Speaking at this morning’s Southern Health and Social Services Board Adoption Conference in Newry, County Down, Mr Williams said that health and social services professionals, as well as other groups dealing with children and young people, have developed a range of terms for under 18s.
“We talk of children as patients, as pupils, as clients, as statemented, as autistic, as disabled, as challenging, as emotionally disturbed, as looked after, as young offenders, as fostered or as adopted,” the Commissioner said. “But we mustn’t let these labels hide their essential nature as young human beings.
“These labels and names do, of course, serve the important purpose of trying to convey some of the issues that a child or young person is facing. But sometimes I wonder whether in the process of using these extra words, that we may forget that we are dealing with individual children who happen – like many adults – to have serious needs.
“I saw a poster recently designed by young people that summed it up – ‘Children are People Too’!”
Mr Williams said that in his work as Commissioner, he and all the staff at NICCY were determined to try and remember that whatever the issue, they are dealing with children “not a file of papers about a case and not with a diagnosis or assessment that has given a name to a condition”.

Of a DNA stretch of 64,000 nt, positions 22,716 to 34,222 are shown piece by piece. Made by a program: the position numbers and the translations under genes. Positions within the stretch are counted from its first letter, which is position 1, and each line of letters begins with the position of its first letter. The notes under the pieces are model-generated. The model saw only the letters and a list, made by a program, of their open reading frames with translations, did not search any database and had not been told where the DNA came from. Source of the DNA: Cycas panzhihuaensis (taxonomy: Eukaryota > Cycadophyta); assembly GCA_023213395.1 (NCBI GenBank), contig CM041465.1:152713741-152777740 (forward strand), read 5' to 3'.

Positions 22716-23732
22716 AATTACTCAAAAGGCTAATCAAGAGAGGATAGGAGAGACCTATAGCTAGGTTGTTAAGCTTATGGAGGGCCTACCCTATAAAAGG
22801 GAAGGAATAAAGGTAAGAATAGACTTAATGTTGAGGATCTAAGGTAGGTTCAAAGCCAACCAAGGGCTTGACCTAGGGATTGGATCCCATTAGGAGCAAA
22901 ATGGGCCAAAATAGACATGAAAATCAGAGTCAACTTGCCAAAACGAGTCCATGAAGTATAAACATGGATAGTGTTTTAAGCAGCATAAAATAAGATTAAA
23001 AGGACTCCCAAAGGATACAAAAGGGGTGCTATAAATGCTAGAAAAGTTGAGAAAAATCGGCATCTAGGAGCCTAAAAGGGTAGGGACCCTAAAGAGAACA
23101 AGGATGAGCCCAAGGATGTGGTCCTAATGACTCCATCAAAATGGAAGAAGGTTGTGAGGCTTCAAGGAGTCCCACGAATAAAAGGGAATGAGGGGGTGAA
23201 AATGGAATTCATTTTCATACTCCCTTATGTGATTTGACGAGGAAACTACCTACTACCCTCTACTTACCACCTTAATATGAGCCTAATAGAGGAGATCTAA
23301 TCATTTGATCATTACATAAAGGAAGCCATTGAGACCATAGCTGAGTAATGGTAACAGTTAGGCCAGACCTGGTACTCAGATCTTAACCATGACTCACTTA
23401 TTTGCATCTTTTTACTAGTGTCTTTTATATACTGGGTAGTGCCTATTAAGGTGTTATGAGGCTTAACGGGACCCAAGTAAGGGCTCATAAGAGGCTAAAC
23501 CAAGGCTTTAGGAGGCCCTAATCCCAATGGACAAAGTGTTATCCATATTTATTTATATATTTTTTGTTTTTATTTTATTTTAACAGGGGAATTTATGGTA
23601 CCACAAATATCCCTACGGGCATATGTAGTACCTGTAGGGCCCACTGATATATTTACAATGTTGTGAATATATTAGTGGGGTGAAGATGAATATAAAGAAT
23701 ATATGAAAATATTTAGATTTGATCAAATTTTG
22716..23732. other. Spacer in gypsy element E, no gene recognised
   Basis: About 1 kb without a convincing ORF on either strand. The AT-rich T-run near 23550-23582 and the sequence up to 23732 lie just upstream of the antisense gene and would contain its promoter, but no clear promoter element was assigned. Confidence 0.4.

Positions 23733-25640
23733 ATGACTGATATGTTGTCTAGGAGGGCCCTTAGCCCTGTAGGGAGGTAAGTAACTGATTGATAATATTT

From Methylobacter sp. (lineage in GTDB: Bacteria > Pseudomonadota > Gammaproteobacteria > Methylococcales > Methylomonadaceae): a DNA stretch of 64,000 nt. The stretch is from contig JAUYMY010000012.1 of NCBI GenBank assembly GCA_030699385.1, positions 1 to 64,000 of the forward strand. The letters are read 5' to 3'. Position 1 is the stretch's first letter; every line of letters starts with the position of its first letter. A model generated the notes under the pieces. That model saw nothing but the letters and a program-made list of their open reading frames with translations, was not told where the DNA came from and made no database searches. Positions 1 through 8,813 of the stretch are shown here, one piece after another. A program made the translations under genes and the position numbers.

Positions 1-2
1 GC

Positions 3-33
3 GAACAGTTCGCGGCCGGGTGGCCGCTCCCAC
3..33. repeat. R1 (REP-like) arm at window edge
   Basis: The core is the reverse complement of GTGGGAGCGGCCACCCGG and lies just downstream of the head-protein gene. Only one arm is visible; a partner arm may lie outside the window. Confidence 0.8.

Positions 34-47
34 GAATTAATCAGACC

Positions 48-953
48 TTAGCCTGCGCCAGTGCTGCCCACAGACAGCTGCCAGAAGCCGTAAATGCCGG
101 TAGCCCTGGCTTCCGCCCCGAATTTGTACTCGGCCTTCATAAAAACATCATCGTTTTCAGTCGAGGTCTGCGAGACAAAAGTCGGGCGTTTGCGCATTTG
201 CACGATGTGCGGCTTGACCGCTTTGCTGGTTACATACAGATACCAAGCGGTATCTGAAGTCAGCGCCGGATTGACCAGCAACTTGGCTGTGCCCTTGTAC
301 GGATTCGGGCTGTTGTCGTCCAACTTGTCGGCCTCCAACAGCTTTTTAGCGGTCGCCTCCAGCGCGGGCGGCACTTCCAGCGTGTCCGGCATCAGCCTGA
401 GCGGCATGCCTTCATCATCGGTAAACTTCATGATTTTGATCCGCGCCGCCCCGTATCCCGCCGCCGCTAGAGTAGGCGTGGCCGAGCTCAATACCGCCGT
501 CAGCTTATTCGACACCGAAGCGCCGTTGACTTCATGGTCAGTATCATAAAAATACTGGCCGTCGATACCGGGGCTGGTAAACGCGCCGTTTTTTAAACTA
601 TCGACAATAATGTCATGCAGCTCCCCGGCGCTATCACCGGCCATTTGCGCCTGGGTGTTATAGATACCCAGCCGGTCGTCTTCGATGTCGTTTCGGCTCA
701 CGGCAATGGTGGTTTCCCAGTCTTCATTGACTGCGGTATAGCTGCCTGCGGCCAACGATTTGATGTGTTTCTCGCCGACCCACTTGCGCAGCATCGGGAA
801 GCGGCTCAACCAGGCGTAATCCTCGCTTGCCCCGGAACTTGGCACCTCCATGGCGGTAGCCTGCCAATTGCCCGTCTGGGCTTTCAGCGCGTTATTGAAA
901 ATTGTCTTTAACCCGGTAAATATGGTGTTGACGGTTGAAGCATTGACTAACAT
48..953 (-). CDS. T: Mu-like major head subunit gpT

Addressing the conference delegates he said adoption was important for many families:
“Adopted children and their parents have just as much right to my help as any other children or parents,” he said. “I am concerned to pay attention to the most vulnerable children – the 2,500 or so in Northern Ireland who at any one time are ‘looked after.
“Each year some 100-200 of those children are adopted. For most of those children, adoption is a success, and provides a much brighter future than remaining in the care of health and social services trusts.”
Mr Williams praised the SHSSB for a conference that tackled what can be an emotionally straining issue for everyone involved and for bringing together such an impressive array of international speakers.
Notes for Editors
Jonathan Traynor, Media and Public Affairs Officer
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